Baisakhi, commonly referred to as Vaisakhi, is the Punjabi harvest festival. It is observed by people of all faiths. Baisakhi has religious importance for the Sikhs in addition to honoring the harvest season. Baisakhi is the first day of the Sikh calendar year.
In the Punjab and Haryana areas, Baisakhi festivities are vibrant and colorful. The traditional ‘Bhangra’ and ‘Gidda’ dances, performed by men and women alternately, are the highlight of Baisakhi celebrations. Sikhs visit and bathe in rivers or lakes before visiting holy shrines on Baisakhi, and gurdwaras hold kirtans. The holy occasion is also marked by community fairs and nagar kirtan processions.
The festival of Vaisakhi Chauth commemorates the founding of Sikhism. Guru Tegh Bahadur, a Sikh leader, was assassinated after refusing to convert to Islam on the demands of Mughal emperor Aurangzeb. This sparked the development of the Sikhism order and, eventually, the Khalsa fraternity.
As a result, Vaisakhi is today commemorated to commemorate the auspicious day as well as the founding of the Khalsa and Sikhism’s unity. Many Hindus, on the other hand, observe it as a harvest celebration.
History of Vaisakhi
The Mughals executed Guru Teg Bahadur, the ninth guru of the Sikhs, on November 11, 1675, according to history. His son Guru Govind Singh, who was also the tenth guru, was forced to take up arms in protest of this injustice.
He chose Baisakhi as the fortunate day to begin this crucial mission by creating the Khalsa order. The guru asked for his people to come forward and sacrifice themselves for the welfare of the clan on April 13, 1699, at a conference in Anandpur, Punjab. This is a pin-drop silent appeal. He called again and received the same reaction. A thirty-year-old man called Daya Ram Khatri came forward and volunteered for the third time. The guru led Daya Ram to a nearby tent and then returned alone, his blade soaked in blood. He asked for volunteers a total of four times. Dharm Das, a Jat from Delhi, Mokhan Chand, a washerman from Dwarka, Sahib Chand, a barber from Bidar, and Himmat Rai, a water carrier from Jagannatha, were among those who offered their services. Each of them accompanied him to the tent, where he turned alone with his bloodied blade every time. The guru returned to the tent, this time for an extended period. The five men dressed in saffron-colored clothing emerged next.
Baisakhi had assumed they were dead, so the throng was taken aback. They sat on the specially constructed dais as the guru prepared water to bless them. He swirled the batasha that his wife, Mata Ji to Ji, had poured into water in an iron vessel with a sword called Khanda Sahib, while the congregation read words from their scriptures.
The water was now revered as amrita, the divine elixir of immortality. It was delivered to the five volunteers first, then to the guru, who drank it and then to the rest of the gathering. The Khalsa Pantha was formed by all those present, regardless of caste or creed.
Because society was divided at the time based on religion, caste, and social rank, this was also a significant step toward national integration. The idea of having a community where the individual’s origins were immaterial was seen as a huge step forward.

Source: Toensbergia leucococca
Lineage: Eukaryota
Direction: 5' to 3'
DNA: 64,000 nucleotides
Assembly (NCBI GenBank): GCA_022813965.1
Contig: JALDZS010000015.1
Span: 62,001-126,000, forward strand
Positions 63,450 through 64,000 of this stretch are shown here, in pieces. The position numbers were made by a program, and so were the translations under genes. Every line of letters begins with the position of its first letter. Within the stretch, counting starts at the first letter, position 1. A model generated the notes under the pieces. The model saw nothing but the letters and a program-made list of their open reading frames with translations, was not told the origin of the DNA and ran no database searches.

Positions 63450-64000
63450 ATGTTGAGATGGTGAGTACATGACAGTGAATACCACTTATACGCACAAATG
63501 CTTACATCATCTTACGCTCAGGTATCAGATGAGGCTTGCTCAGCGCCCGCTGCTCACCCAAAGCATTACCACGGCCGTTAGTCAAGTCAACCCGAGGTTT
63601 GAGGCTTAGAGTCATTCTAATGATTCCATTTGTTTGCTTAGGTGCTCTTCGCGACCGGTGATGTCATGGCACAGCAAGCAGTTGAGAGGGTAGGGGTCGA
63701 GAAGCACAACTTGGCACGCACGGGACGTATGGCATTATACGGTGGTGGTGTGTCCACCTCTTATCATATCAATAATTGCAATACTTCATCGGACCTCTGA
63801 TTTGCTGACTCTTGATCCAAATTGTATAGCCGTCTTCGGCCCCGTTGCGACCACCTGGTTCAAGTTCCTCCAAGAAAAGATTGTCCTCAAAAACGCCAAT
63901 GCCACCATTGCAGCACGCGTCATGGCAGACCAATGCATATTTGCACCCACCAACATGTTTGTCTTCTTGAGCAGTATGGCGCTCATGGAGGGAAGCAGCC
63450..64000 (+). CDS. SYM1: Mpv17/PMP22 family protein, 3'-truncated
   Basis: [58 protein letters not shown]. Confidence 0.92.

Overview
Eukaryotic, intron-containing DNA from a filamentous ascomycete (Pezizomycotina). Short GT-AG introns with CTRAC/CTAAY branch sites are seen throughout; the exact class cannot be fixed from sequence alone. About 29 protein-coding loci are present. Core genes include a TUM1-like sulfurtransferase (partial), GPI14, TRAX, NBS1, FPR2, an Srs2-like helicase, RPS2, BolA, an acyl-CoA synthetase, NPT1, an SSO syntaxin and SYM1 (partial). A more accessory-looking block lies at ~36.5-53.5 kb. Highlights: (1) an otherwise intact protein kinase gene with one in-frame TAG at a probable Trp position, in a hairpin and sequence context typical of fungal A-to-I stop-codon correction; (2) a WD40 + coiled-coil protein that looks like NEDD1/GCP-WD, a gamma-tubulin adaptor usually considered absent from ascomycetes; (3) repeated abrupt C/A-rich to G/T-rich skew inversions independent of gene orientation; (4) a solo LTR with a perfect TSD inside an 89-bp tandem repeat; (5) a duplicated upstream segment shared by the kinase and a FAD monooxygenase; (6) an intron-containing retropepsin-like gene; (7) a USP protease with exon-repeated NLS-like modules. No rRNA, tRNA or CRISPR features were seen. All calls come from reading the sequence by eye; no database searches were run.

Those who had given their lives as a sacrifice were known as the Panch Pyare. The guru told them to wear the five K’s: Kesh (length hair), Kangha (comb), Kirpan (dagger), Kachha (shorts), and Kara (bracelet). He abolished the Guru system and demanded that all Sikhs accept the Grantha Sahib as their eternal guide. He pushed them to come to him with their sunshorn hair and beards to be baptised by the sword.
All male Sikhs have given the suffix Singh, which came from the Sanskrit word Singha, which meant ‘lion,’ while women were given the suffix Kaur, which meant ‘helper to the Singh.’ Prayer gatherings are being held in gurdwaras around the country to commemorate this event.
The primary ceremony, however, takes place in Anandpur Sahib’s Gurdwara, where the order was founded. The Guru Grantha Sahib is ceremonially carried out of its resting chambers around 4 a.m. It is set on its throne after receiving a symbolic bath of milk and water. The Panch Pyare, or priests, then recite the verses that the original Panch Pyare spoke when the order was founded.
The Jabji Sahib, Jap Sahib, Sudha Savahiye, Chow Payee Sahib, and Anantpur Sahib are among the Panch Bani prayers. Amrita is made in an iron vessel while the Panch Bani is being sung, as Guru Govind Singh did.
Devotees take five sips of amrita and swear to work for the Khalsa Panth. The Karah Prasad is offered to the guru for his blessings at midday, following Baisakhi the areas. The congregation is then given a copy. They consume the prasad before taking part in the guru ka langar. Believers engage in kar seva. Shabads and kirtans are sung throughout the day to honor Guru Govind Singh and the beloved five, the Khalsa Panth’s founders.
Baisakhi celebrations in Punjab
On this day, people get together in huge numbers with their neighbors to participate in the festival’s processions. On the beats of Punjabi dhol, bhangra and gidda are performed. Dance, music, and cuisine are enjoyed by both men and women dressed in traditional attire. People dress in yellow and orange because they are the festival’s traditional colors. On Baisakhi, the first crop of wheat (India’s primary grain) is harvested and presented to God amid prayers and celebrations.
In other words, farmers praise God for providing all of the ideal conditions necessary for bumper crop production on the crop fields. Baisakhi fairs are held all over Punjab and are a highlight of the festival for many people. Locals dress up, sing, and dance in their finest attire. Races, wrestling matches, fake fights with Sikh kirpans (swords), gymnastics, and folk music are all part of the festivities. The brightness is enhanced by a plethora of vendors selling trinkets, handicrafts, and local cuisine.